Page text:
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Commentary Transportation

Opinion: More Roads Mean More Congestion

Last week the Texas Transportation Institute released an update of its Urban Mobility Report, which always gets a lot of attention because of how it claims to quantify the cost of congestion and how much time commuters waste sitting in traffic every year.

Predictably, this leads to calls for more roads and wider highways to “relieve congestion.” But this is 100% the wrong conclusion – and TTI’s own data proves it.

First, we should point out that the TTI congestion report has many expert critics who point out some critical flaws in its methodology and general framing around congestion. You can read a quick explainer here, as well as more detailed critiques here and here.

But let’s concede that people are driving more and congestion is bad. Does this mean, as AAA Maryland implies, that the solution is to build more roads and widen highways?

No, that won’t work and has never worked. And you can actually see this in TTI’s own data or rather, you used to see it in their data until they stopped including it in the report.

Here’s how: Let’s go back to the 2012 Urban Mobility Report and look at the spreadsheet of the data they used for the report. (It doesn’t seem to be on TTI website anymore, but we downloaded it back when it was released. We’ve posted it online here.)

In the spreadsheet, TTI reports a number of data points from 1982 through 2011, including population, vehicle miles traveled, hours of delay, etc. They still report most of these throughout all the updates they have done.

However, there is one thing that they don’t report any more: number of roadway lane miles. Why would they stop reporting that?

Maybe because it undermines the case for widening highways.

For example, in the Baltimore region, between 1982 and 2011 the region nearly doubled the amount of freeway lane miles (from 885 lane miles to 1,561 lane miles). During that same time, the region’s population grew from 1.7 million to 2.5 million – a 48% increase.

Freeway expansion far outpaced population growth, but it did not relieve traffic congestion. In fact, by every measure congestion got worse. The amount of congested lane miles increased from 31% to 58%. The annual hours of delay per auto commuter quadrupled, from nine hours a year to 41 hours a year. And the annual cost of congestion increased from $96 million per year to $1.5 billion per year.

Brian O’Malley

Growth in highway lane miles significantly outpaced population growth and yet, congestion got worse, not better. Why? Because more lane miles, and the accompanying auto-dependent suburban and exurban development that results, just meant people were forced to drive more. What other options did they have? In Baltimore, we haven’t built any new high quality, rapid transit since the Light Rail opened in 1992!

Eric Norton

And this pattern happens in metro regions across the country. For decades, study after study has found that expanding road capacity encourages more people to drive which, in as little as three to five years, soaks up that added capacity.

The most recent study to come to this conclusion was released just this year and found that a 1 percent increase in lane-miles induced a 1 percent increase in vehicle-miles traveled (VMT) – a one for one correlation. Moreover, after just five years the short-term increases in speed are wiped out and congestion returns to pre-project levels.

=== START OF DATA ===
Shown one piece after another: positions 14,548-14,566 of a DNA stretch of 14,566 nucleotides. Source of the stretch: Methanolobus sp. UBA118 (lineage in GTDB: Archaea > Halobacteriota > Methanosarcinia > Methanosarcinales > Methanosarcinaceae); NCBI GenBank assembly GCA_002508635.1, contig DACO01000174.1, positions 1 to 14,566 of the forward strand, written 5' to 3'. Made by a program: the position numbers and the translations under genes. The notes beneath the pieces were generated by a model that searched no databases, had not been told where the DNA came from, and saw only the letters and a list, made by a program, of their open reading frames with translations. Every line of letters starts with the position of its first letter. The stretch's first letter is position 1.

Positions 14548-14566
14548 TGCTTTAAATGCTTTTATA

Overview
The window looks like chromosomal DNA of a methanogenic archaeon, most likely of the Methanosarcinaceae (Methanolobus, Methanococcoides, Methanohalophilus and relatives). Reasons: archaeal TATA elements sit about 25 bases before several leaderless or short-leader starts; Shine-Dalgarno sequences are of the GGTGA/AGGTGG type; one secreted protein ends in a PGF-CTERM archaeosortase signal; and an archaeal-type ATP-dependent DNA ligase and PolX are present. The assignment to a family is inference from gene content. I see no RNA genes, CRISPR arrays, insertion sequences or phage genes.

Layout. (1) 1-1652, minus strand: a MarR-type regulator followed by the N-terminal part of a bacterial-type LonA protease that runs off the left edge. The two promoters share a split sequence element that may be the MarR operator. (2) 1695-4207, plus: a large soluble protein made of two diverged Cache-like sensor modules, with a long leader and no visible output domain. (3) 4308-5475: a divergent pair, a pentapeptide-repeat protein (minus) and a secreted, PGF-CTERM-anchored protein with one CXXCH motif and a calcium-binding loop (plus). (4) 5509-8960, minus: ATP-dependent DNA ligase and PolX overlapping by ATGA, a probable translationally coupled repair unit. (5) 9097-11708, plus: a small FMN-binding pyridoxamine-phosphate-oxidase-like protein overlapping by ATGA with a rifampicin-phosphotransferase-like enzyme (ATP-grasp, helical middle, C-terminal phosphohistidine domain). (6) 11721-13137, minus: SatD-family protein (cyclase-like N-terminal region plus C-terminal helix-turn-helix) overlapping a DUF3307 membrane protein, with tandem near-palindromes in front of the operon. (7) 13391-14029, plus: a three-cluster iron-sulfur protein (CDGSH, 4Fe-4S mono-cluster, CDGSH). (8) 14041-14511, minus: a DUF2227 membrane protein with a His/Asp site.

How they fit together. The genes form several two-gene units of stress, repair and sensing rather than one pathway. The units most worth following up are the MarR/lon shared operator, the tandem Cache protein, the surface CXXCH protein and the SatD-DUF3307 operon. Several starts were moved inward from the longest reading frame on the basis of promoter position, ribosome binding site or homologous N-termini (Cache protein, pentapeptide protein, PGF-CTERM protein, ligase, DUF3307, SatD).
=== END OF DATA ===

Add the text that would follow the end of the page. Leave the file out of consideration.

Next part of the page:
The evidence of this “induced demand” is so overwhelming that it is sometimes called the “Fundamental Law of Road Congestion.” A policy brief from the National Center for Sustainable Transportation titled “Increasing Highway Capacity Unlikely to Relieve Traffic Congestion” summarizes findings from over a dozen research papers found:

  • The quality of evidence linking highway capacity to increased VMT is high;
  • Increased capacity induces additional VMT in the short run and even more in the long run; and
  • Capacity expansion leads to a net increase in VMT, not simply a shifting from one road to another.

Increasingly, transportation professionals and departments of transportation around the country are recognizing this and responding accordingly. For example, the Colorado Department of Transportation (CDOT) has admitted that “simply accommodating more cars won’t work.” Shoshana Lew, head of CDOT said, “We are not going to be able to build our way out of congestion on a corridor where 85 percent of a growing population lives. The math just doesn’t work.”

The truth is there is no magic bullet to fix congestion. But there are ways we can lessen our dependence on cars and reduce the amount of time we spend in them. Mixed-use, in-fill development that brings jobs and residents closer together. Fast, frequent, and reliable transit service that connects to job centers. High-quality, separated bike facilities that make biking a true mobility option for everyone, not just those willing to risk their bodies riding with vehicular traffic.

No one wants to spend more time in traffic. We all want to spend less time on the roads and more time with our families, friends, and neighbors. But widening highways won’t give us that time. And that’s the real kicker with promising to fix congestion with wider roads; in reality, it condemns us to spend more time in our cars, not less.


The writers are, respectively, director of policy and programs and president and CEO of the Central Maryland Transportation Alliance.


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Opinion: More Roads Mean More Congestion